Literary Agent Interview: Greg Aunapu of Salkind Literary

This is an interview with Greg Aunapu of the Salkind Literary Agency (part of Studio B). Before he became an agent, he was a freelance journalist for TIME magazine and many other major publications. He is the writer/co-author of three non-fiction book and once ran a successful book-editing service that allowed him to help a number of writers become published authors.

He is looking for general fiction but primarily non-fiction of a wide range (finance and business, biography, history, memoir, true crime, adventure, current affairs, technology, pop culture, self-help, science, travel, relationships and parenting)

(How do you use online social-media websites to sell books and many money?)

 

greg-aunapu

 

How and why did you become an agent? 

I used to edit manuscripts for friends and colleagues, often helping them find literary agents, and always keeping up on the business of publishing. So, putting those elements together seemed like a natural evolution for me.

Screen Shot 2015-06-16 at 1.37.03 PMWhat’s something you’ve sold that comes out now/soon that you’re excited about?

A Life of Lies and Spies by Alan B. Trabue. The book reads like a real-life John Le Carré story or like “Lie to Me” meets “Homeland.” Not only is Alan a natural storyteller, with a raconteur’s keen eye for offbeat humor, he shares some amazing insight into the human character. I think the book will do well, and also has garnered strong Hollywood interest.

Besides “good writing and voice,” what are you looking for right now and not getting? What do you pray for when tackling the slush pile? 

For both fiction and non-fiction: riveting subject matter, written with authority. By that, I mean that the author is able to communicate an intimate knowledge of the topic and takes command from the first sentence. I want to feel like I’ve parachuted into their world and their world-view from the first paragraph and can’t help but continue reading.

You have such a strong background in journalism. Is that why you’re more partial to fielding non-fiction inquiries in your inbox?

I like both, but do mostly non-fiction because it’s less subjective, with a more obvious target audience, so editors are more apt to make quick decisions. Also, a non-fiction writer can put together a strong proposal in a few weeks. If it doesn’t sell, they can move on to the next project. It hasn’t taken years out of their lives.

What is a non-fiction book—maybe one in your specialty areas of true crime, adventure, and pop culture—that you recently read, loved, and wished you could have represented? 

That list would be long! Devil in the White City (both crime and history!) by Erik Larson; anything by Tony Horwitz; and The Unconquered, about a search for uncontacted Amazon tribes by Scott Wallace. I also love forgotten history (think Freakonomics and Guns, Germs and Steel).

 

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What do you see people doing wrong with non-fiction proposals that reach you? How could writers improve on them since they play an integral role in catching the attention of publishers?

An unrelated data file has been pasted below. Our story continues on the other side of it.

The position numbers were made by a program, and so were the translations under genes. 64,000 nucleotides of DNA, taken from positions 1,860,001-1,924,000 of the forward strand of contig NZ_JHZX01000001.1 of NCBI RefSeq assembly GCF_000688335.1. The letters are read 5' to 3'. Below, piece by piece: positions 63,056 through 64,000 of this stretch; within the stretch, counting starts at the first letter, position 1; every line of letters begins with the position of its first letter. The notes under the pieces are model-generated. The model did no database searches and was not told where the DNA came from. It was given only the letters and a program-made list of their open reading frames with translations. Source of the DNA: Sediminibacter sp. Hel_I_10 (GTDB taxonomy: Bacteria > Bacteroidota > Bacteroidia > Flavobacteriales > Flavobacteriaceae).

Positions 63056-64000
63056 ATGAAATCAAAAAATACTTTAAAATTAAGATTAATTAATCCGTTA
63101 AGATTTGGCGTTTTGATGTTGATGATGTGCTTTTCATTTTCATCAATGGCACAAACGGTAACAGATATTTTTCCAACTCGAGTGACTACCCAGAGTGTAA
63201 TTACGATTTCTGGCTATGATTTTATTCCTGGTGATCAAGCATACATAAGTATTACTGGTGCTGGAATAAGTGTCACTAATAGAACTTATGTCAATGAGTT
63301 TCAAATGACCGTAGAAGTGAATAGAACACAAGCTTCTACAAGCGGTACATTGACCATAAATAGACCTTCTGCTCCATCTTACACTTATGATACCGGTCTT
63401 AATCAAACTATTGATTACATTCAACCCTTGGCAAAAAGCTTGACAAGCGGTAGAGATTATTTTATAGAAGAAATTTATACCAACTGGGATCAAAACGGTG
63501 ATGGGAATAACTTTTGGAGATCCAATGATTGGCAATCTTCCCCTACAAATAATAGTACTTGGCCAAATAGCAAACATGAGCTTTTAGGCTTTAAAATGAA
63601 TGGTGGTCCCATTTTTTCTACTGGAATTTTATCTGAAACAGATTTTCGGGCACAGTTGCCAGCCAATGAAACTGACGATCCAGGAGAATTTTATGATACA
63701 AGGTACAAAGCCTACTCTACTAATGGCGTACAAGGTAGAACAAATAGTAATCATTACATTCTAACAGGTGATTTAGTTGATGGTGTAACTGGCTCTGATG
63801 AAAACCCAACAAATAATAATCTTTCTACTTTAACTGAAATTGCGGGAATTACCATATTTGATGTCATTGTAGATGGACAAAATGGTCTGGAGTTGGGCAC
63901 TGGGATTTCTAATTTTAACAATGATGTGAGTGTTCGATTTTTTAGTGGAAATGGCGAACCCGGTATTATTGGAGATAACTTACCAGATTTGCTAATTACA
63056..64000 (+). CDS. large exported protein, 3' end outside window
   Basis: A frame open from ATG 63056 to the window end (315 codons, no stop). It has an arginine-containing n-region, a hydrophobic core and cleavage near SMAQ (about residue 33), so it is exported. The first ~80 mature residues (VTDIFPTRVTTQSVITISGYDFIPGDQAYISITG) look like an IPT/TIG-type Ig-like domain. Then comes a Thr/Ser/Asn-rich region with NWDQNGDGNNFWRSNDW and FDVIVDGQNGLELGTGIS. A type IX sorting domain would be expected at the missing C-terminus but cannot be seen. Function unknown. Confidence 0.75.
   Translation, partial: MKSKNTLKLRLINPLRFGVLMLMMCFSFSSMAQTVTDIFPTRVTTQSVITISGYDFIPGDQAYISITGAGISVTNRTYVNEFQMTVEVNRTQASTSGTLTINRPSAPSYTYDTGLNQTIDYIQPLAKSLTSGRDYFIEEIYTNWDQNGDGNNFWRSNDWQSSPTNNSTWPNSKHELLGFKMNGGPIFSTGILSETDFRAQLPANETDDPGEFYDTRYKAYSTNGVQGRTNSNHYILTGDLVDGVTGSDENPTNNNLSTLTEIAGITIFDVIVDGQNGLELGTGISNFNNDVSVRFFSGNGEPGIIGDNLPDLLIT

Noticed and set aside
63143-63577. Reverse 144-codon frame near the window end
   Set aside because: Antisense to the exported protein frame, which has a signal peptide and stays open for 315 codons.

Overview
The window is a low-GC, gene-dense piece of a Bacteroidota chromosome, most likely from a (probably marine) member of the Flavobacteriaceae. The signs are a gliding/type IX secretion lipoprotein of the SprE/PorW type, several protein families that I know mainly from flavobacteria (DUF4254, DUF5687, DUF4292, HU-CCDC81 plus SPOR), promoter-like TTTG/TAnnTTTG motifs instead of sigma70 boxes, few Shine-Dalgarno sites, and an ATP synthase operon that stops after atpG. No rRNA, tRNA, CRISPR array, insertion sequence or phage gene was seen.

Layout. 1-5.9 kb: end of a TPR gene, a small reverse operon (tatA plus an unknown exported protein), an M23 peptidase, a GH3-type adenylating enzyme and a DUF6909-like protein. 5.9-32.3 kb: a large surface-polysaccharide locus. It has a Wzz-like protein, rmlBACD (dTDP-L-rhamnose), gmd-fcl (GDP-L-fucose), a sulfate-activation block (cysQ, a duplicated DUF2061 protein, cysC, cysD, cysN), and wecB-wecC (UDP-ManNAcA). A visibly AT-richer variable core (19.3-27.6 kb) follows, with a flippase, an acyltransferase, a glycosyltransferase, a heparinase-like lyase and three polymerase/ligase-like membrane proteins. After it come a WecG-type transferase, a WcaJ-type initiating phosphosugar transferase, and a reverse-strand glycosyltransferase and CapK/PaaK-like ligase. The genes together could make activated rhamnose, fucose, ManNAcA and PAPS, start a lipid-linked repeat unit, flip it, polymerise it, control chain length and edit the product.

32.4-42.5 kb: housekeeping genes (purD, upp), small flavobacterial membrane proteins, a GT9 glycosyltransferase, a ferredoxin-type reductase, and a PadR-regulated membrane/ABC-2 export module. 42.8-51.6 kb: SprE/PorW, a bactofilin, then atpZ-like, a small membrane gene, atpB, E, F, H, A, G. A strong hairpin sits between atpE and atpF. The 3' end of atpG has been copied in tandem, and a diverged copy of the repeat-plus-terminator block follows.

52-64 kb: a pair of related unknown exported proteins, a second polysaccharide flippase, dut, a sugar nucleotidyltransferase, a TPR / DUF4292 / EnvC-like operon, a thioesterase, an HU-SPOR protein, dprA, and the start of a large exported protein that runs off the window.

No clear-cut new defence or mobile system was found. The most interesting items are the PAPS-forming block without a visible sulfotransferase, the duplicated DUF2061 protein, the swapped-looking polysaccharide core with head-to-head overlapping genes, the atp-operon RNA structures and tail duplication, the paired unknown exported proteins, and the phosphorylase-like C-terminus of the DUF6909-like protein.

The major problem is a lack of platform, writing about a subject for which the prospective author does not seem to be an ideal choice.

A strong platform means you have probably appeared in the media, been interviewed in magazines and newspapers, have published widely, and are an expert in the area about which you are writing. If what you are saying is relevant enough to the public debate, you will grow a following. But just having a bunch of Facebook friends and Twitter followers does not qualify as a platform.

(The One Big Reason Some Blogs Succeed, While Others Crash and Burn.)

What is something personal about you writers would be surprised to hear?

I want every query to be brilliant and get no joy from telling people that I have to pass. Also, a “pass” should not be taken as a “rejection.”

You’re a published author yourself, but now what’s the best part about being an agent?

I get a thrill out of every sale, big or small. I know I have made a positive change in the author’s life, and hopefully for a bunch of readers who will love the book or find it useful.

Will you be at any upcoming writers conferences where writers can meet and pitch you?

I receive a lot of material, so haven’t found it necessary to get out to conferences. Also, I am fast with email, very friendly and approachable, and try to offer advice as often as possible, even if it’s only a sentence or two. So, you don’t need to physically meet me or pay for a conference to get the best from me. (That might change after this interview, so give me time!)

Best piece of advice we haven’t talked about yet?

It seems so basic, but I think most authors should read two short works: The Elements of Style by Strunk and White and Eats, Shoots & Leaves by Lynn Truss. I will look over some obvious typos, but queries and submissions should be edited and in the ballpark of grammatically correct before you hit the “Send” button.

Also, don’t fall in love with your prose. Faulkner said the hardest part of writing was killing his little darlings and Mark Twain wrote, “The difference between the right word and the almost right word is the difference between lightning and a lightning bug.” Both things take discipline and care.

And finally, manuscripts should be the right length for their genres. So you shouldn’t be sending out 50k word international thrillers or 200k-word hard-boiled detective novels (I see this every day!). Chuck has a great post on this issue.

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This interview conducted by Gail Werner, a freelance writer
and committee member of the Midwest Writers Workshop.
You can visit her website or follow her on Twitter.


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